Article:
Here Comes the Rain in Portugal

It’s nearly 13:00 here which means any minute the little café I’ve become a foreign regular at will be flooded with locals darting in from the rain looking to fulfill their coffee addictions during the siesta hours. On days I have afternoon class, I come here to study but more often than not, I end up people watching more than I do studying. There is something special about the Portuguese people. It’s true, Vila Real is small, there are people I recognize everyday whom I will never know their name, but it is as if every Portuguese man knows every other Portuguese man.

Maybe it’s because every hour each building is lined with men taking a smoke break, so naturally they are forced to see more than those who stay in from their personal enslavement. But regardless of where I am, whether I am in Viseu, Porto, Sabrosa, wherever, it is all the same. The men greet with the most pleasant appearing handshake as if they are seeing an old friend from 20 years ago. But they aren’t. It is the same greeting day in and day out; I find it warmingly sweet.

Sweet like the fresh squeezed juice that is my daily dose of orange now that the sun has decided to say goodbye. I should be used to the rain, I’ve lived in Oregon all my life, yet here it’s different. Maybe it’s because I don’t have a fire to curl up next to, or because Portuguese hot chocolate is more like a thick chocolate soup which requires a spoon to “drink” it, or because unlike in Oregon everyone uses an umbrella here (I won’t argue with that one though).

My walk to school takes 17 minutes if I walk with the roommates and 10 if I walk on my own (thanks to my mom and my girraffe legged sister) and it is uphill so I feel a little accomplished each morning when I arrive to school. School starts at 9:00 each morning unless we have lab which is held in the evening but being the Portuguese way, our schedule doesn’t tell us the times or the building where our classes are held, instead it simply says: morning or afternoon. The rest is up to our discretion to figure out. It was rather bizarre at first but now I find it slightly charming and entertaining… only frustrating when it is test day. So far, I have taken a module on Berry Development and Ripening, Wine Microbiology, Wine Analysis, Winemaking Process, and Pre-fermentation Operations.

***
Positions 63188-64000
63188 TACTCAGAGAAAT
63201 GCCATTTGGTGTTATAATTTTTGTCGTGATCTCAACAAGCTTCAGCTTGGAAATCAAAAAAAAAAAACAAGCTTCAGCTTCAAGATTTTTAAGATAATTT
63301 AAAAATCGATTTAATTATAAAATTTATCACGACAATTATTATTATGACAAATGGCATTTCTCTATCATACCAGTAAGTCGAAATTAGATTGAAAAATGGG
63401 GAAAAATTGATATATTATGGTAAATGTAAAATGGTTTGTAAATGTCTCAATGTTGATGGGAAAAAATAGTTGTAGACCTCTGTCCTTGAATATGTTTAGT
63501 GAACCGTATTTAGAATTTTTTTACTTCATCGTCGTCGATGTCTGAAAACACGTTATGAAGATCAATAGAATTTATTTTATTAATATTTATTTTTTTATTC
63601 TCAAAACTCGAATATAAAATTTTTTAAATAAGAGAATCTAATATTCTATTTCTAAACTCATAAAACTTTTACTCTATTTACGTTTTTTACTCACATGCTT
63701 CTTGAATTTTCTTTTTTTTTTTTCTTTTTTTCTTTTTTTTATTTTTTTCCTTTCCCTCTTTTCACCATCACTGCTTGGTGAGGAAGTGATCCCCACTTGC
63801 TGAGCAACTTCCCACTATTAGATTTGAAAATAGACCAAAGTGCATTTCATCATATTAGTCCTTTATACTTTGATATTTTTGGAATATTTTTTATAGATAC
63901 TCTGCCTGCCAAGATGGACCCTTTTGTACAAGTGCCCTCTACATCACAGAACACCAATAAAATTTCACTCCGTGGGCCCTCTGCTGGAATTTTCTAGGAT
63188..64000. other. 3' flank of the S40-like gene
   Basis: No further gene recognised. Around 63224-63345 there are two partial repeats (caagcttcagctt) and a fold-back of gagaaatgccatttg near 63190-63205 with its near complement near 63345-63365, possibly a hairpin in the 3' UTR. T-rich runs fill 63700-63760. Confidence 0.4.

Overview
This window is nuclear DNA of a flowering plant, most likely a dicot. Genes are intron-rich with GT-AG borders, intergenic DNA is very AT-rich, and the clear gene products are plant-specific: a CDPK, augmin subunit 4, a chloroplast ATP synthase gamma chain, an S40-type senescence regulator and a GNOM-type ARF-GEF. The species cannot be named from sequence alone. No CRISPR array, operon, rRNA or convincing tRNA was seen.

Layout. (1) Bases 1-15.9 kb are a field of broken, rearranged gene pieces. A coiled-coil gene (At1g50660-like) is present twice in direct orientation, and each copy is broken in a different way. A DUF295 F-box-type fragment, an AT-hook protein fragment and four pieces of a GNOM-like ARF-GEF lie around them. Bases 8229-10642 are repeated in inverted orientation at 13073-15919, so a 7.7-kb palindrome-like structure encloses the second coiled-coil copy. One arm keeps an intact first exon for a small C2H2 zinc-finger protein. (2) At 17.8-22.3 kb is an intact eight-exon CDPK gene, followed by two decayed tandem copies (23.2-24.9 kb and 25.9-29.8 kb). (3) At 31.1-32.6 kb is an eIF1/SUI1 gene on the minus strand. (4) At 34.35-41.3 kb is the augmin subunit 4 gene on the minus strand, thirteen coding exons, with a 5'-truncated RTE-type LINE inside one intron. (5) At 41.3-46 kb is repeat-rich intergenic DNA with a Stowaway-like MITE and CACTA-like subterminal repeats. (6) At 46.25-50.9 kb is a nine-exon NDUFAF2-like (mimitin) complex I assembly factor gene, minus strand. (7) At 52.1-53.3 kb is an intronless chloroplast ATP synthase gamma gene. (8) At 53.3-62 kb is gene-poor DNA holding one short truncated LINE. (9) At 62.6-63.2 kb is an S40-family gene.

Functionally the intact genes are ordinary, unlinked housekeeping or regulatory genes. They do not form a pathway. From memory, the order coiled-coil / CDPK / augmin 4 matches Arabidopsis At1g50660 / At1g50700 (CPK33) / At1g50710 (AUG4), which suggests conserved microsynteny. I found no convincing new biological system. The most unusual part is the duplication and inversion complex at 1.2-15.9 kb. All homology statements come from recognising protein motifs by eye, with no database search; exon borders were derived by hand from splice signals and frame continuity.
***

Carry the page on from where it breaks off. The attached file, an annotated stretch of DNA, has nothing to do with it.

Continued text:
I am still getting used to the layout of school with the modules. We have tests on Fridays which means we are only taught the material for a week which has proved hard for both the students and the teachers. They have so much more material to teach then the time we have to learn so they speak as fast as they can hoping we absorb it all. I won’t lie, it can be a little stressful, but my classmates and I are all in the same position. We take the same class everyday, take the same test, and there is always something going on at someone’s house outside of class. We watch movies, drink wine, study, travel, and eat food together every week. And we still got two more years together.

This program is creating an environment for making connections that will be beneficial to each of us for years to come: some students are here to take over their family wineries in Champagne, others already have vineyards but want to know more, a lot are wanting to become distributors, and some have no idea what they want to do. Everyone comes from different backgrounds whether it be a different country or a different focus of study, we all have something different to bring to the table and the nice thing is that everyone recognizes it. The majority of the class is from France, a couple from Italy, Germany, others from Canada, Iran/Malaysia , South Africa, United Kingdom, and a girl from California/Mexico. We have had two people quit the program for different reasons but the rest of us are in it for the long haul.

Now I must get back to homework so that I can in fact stay for the long haul:)